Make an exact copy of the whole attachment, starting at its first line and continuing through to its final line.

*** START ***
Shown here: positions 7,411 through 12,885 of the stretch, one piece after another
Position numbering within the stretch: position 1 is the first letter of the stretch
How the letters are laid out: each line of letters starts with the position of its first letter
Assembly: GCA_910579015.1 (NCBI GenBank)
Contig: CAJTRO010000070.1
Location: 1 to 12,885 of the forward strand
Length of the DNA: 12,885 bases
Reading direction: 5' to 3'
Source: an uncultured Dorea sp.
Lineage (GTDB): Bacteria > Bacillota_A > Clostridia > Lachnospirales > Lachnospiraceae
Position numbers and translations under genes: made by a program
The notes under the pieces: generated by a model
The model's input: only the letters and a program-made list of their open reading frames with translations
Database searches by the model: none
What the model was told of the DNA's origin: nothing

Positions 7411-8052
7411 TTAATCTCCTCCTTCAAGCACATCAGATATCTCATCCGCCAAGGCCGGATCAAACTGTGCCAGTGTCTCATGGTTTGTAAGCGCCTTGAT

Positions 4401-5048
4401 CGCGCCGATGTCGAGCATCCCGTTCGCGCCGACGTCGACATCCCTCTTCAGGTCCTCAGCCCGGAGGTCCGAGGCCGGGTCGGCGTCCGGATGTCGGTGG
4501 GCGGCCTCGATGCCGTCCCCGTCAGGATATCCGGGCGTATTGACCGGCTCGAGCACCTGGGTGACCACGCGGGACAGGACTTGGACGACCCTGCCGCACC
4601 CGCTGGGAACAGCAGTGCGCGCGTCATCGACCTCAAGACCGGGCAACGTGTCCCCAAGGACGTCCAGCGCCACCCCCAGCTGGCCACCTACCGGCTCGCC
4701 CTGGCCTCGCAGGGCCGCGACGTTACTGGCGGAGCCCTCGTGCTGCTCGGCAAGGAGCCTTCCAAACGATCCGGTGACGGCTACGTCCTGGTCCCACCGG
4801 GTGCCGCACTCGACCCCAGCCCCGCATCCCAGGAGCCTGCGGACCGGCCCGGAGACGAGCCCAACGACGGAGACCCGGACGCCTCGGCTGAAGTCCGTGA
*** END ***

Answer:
Shown here: positions 7,411 through 12,885 of the stretch, one piece after another
Position numbering within the stretch: position 1 is the first letter of the stretch
How the letters are laid out: each line of letters starts with the position of its first letter
Assembly: GCA_910579015.1 (NCBI GenBank)
Contig: CAJTRO010000070.1
Location: 1 to 12,885 of the forward strand
Length of the DNA: 12,885 bases
Reading direction: 5' to 3'
Source: an uncultured Dorea sp.
Lineage (GTDB): Bacteria > Bacillota_A > Clostridia > Lachnospirales > Lachnospiraceae
Position numbers and translations under genes: made by a program
The notes under the pieces: generated by a model
The model's input: only the letters and a program-made list of their open reading frames with translations
Database searches by the model: none
What the model was told of the DNA's origin: nothing

Positions 7411-8052
7411 TTAATCTCCTCCTTCAAGCACATCAGATATCTCATCCGCCAAGGCCGGATCAAACTGTGCCAGTGTCTCATGGTTTGTAAGCGCCTTGAT

Positions 4401-5048
4401 CGCGCCGATGTCGAGCATCCCGTTCGCGCCGACGTCGACATCCCTCTTCAGGTCCTCAGCCCGGAGGTCCGAGGCCGGGTCGGCGTCCGGATGTCGGTGG
4501 GCGGCCTCGATGCCGTCCCCGTCAGGATATCCGGGCGTATTGACCGGCTCGAGCACCTGGGTGACCACGCGGGACAGGACTTGGACGACCCTGCCGCACC
4601 CGCTGGGAACAGCAGTGCGCGCGTCATCGACCTCAAGACCGGGCAACGTGTCCCCAAGGACGTCCAGCGCCACCCCCAGCTGGCCACCTACCGGCTCGCC
4701 CTGGCCTCGCAGGGCCGCGACGTTACTGGCGGAGCCCTCGTGCTGCTCGGCAAGGAGCCTTCCAAACGATCCGGTGACGGCTACGTCCTGGTCCCACCGG
4801 GTGCCGCACTCGACCCCAGCCCCGCATCCCAGGAGCCTGCGGACCGGCCCGGAGACGAGCCCAACGACGGAGACCCGGACGCCTCGGCTGAAGTCCGTGA